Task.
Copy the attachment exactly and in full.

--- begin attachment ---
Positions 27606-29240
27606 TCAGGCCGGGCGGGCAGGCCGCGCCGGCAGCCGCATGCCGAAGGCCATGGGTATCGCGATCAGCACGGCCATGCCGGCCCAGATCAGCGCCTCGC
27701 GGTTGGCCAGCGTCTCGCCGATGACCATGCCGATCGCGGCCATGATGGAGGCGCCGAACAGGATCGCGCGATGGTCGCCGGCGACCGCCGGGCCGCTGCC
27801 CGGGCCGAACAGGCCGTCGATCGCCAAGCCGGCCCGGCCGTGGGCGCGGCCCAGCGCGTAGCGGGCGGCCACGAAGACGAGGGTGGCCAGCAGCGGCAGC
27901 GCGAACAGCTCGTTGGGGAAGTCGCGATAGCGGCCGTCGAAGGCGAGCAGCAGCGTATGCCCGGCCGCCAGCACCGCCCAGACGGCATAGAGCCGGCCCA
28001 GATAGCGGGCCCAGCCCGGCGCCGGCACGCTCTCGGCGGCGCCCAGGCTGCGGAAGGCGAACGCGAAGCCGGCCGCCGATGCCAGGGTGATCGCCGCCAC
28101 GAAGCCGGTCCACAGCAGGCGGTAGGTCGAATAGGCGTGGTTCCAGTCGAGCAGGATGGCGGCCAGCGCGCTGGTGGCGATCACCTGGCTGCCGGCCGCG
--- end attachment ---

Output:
Positions 27606-29240
27606 TCAGGCCGGGCGGGCAGGCCGCGCCGGCAGCCGCATGCCGAAGGCCATGGGTATCGCGATCAGCACGGCCATGCCGGCCCAGATCAGCGCCTCGC
27701 GGTTGGCCAGCGTCTCGCCGATGACCATGCCGATCGCGGCCATGATGGAGGCGCCGAACAGGATCGCGCGATGGTCGCCGGCGACCGCCGGGCCGCTGCC
27801 CGGGCCGAACAGGCCGTCGATCGCCAAGCCGGCCCGGCCGTGGGCGCGGCCCAGCGCGTAGCGGGCGGCCACGAAGACGAGGGTGGCCAGCAGCGGCAGC
27901 GCGAACAGCTCGTTGGGGAAGTCGCGATAGCGGCCGTCGAAGGCGAGCAGCAGCGTATGCCCGGCCGCCAGCACCGCCCAGACGGCATAGAGCCGGCCCA
28001 GATAGCGGGCCCAGCCCGGCGCCGGCACGCTCTCGGCGGCGCCCAGGCTGCGGAAGGCGAACGCGAAGCCGGCCGCCGATGCCAGGGTGATCGCCGCCAC
28101 GAAGCCGGTCCACAGCAGGCGGTAGGTCGAATAGGCGTGGTTCCAGTCGAGCAGGATGGCGGCCAGCGCGCTGGTGGCGATCACCTGGCTGCCGGCCGCG